Hello Tractor, an innovative small business whose founder hails from Ohio, received funding from USAID. The business provides services to farmers in Nigeria.

Photo courtesy of Hello Tractor

USAID is racking up big benefits around the globe when it comes to partnering with small businesses in the United States.

Once again, preliminary federal data indicate we have exceeded our worldwide ​goal for the fiscal year that ended in September, awarding $620 million in contracts to U.S. small businesses, the most ever in a single year for us and a high point on a five-year upward trend.

Small businesses received just over 13 percent of the contracts we awarded, an almost 2 percentage point increase over the last fiscal year when USAID’s percentage of small business contracts compared favorably—and even surpassed—similar-sized and larger U.S. government agencies.

But the figures only tell part of the story as the country is set to mark Small Business Saturday.

Working with U.S. small businesses means that farmers in Nigeria can now use their mobile phones to punch up Hello Tractor, whose founder grew up in Ohio. The service provides on-demand tractors—in the model of an Uber or a Lyft—so farmers who cannot afford to buy the expensive equipment can nonetheless harvest crops and earn a living. Tractor operators/drivers also benefit.

Then there’s Maryland-based A Joint Venture, whose architectural design work ensures Liberia’s university students—and next-generation leaders—have comfortable, modern classrooms for study.

Hello Tractor

Credit: State Dept./Doug Thompson

U.S.-based small businesses are also helping us find innovative solutions to irrigate crops in regions where water is scarce and combat illegal wildlife trafficking (find out more about the inspiring veteran who runs this business in this story). In fact, U.S. small businesses are a big part of the work we do in more than 80 countries today.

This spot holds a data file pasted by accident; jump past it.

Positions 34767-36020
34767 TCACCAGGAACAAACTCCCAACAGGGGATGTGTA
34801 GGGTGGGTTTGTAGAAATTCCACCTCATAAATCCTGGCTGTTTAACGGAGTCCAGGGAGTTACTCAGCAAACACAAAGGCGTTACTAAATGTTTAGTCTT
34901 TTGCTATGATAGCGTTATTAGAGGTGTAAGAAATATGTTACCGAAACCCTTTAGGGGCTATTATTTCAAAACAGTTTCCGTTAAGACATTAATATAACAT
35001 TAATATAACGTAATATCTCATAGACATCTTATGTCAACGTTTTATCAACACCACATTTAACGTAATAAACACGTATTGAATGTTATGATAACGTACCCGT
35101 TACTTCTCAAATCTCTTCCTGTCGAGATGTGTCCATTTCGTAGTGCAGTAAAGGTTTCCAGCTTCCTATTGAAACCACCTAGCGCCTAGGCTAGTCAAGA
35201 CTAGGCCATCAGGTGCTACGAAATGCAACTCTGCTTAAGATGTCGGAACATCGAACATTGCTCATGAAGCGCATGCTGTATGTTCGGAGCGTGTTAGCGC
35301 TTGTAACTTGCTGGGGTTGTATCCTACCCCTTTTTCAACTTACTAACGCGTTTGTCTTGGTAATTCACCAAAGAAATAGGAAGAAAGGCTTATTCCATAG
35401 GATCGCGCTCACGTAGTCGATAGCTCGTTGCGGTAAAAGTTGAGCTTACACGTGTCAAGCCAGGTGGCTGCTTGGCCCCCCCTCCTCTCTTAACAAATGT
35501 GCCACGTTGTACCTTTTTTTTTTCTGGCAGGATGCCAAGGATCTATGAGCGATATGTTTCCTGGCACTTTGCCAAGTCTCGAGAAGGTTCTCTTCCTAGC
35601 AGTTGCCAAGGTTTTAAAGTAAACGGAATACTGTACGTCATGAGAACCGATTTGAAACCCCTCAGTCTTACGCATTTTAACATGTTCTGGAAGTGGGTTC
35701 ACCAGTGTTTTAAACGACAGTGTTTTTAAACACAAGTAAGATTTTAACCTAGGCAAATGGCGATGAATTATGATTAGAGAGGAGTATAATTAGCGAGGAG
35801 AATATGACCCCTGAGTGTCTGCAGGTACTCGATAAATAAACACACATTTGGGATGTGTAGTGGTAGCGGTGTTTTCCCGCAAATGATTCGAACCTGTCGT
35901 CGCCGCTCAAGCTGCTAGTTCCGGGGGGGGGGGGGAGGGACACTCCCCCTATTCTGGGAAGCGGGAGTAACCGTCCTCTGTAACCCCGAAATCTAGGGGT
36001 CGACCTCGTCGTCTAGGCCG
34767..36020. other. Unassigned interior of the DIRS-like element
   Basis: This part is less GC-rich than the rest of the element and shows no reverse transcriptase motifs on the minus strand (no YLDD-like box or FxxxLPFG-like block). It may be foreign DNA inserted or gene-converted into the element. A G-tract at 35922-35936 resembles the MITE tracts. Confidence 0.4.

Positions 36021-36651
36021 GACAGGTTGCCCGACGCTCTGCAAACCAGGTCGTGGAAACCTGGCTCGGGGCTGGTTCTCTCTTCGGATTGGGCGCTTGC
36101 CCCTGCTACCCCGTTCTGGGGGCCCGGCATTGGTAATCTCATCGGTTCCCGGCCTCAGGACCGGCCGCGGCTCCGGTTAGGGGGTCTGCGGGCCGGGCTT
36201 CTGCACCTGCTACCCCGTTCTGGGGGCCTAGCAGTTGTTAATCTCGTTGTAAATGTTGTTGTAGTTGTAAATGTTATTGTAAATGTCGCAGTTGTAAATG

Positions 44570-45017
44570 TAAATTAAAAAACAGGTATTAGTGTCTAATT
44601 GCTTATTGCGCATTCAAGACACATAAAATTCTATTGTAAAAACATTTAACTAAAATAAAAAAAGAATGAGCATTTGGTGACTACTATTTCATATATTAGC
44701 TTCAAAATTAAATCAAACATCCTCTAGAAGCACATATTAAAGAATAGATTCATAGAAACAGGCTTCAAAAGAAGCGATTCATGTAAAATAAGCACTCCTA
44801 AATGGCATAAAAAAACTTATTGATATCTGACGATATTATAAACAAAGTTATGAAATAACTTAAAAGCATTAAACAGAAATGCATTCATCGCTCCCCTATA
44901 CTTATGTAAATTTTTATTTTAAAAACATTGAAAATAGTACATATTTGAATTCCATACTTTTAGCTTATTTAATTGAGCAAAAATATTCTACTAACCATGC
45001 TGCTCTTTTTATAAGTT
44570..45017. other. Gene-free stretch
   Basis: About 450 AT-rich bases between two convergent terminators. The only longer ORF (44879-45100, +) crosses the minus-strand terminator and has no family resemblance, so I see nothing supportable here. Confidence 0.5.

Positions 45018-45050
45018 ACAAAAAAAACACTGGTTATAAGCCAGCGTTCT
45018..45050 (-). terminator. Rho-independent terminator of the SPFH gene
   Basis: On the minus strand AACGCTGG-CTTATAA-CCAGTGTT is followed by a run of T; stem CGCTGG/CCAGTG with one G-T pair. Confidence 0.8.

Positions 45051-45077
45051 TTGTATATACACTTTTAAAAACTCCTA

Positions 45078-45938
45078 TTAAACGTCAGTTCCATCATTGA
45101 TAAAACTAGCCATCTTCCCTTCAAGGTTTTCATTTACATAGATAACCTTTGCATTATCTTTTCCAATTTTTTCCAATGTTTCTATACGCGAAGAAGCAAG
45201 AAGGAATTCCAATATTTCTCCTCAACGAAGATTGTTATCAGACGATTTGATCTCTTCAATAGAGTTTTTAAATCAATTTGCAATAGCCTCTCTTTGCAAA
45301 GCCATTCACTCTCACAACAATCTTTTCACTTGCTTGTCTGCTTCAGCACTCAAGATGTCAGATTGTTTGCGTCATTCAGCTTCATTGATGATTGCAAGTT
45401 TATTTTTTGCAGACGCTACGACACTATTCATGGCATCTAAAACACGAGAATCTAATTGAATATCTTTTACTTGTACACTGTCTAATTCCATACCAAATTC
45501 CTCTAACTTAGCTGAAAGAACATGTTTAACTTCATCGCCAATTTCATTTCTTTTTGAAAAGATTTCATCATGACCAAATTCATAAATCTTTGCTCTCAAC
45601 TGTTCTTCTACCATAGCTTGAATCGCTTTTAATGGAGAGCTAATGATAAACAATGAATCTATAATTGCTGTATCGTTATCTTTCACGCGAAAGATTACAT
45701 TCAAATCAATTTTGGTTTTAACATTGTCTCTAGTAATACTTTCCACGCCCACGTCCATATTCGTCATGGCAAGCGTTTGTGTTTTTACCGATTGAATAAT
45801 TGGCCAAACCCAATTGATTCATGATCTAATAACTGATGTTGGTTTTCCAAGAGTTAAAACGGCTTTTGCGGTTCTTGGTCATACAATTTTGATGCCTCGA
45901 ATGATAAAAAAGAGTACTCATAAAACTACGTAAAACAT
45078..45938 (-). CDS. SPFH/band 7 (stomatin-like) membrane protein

That wasn’t always the case, but we are changing.

When USAID was created 56 years ago, nearly 80 percent of the financial flows between us and the developing world were in the form of U.S. government dollars. Today, that figure is closer to 9 percent.

Charitable contributions and remittances from expats have taken up some of what U.S. taxpayer dollars formerly covered. But the real contributor in helping developing countries reach their potential is commerce and investment.

We’re partnering with these businesses in new ways, collaborating, co-financing and co-designing projects to have the biggest impact we can make to improve lives and livelihoods. And we are expanding our efforts in the United States and at our overseas missions.

USAID is proud of its role as the world’s leading humanitarian and development organization. But we know we can do more—and stretch taxpayer dollars—by embracing the entrepreneurship, creativity and innovation that small businesses provide.

We believe the purpose of development assistance is to end its need to exist. But we’re realistic; we can’t do it alone. We want smart ideas from new partners—including the world’s small business entrepreneurs—to help us meet our goals.

So while U.S. small businesses celebrate Small Business Saturday tomorrow with deals for shoppers, we’ll celebrate the work they do to boost the economies in their local communities and in communities around the world.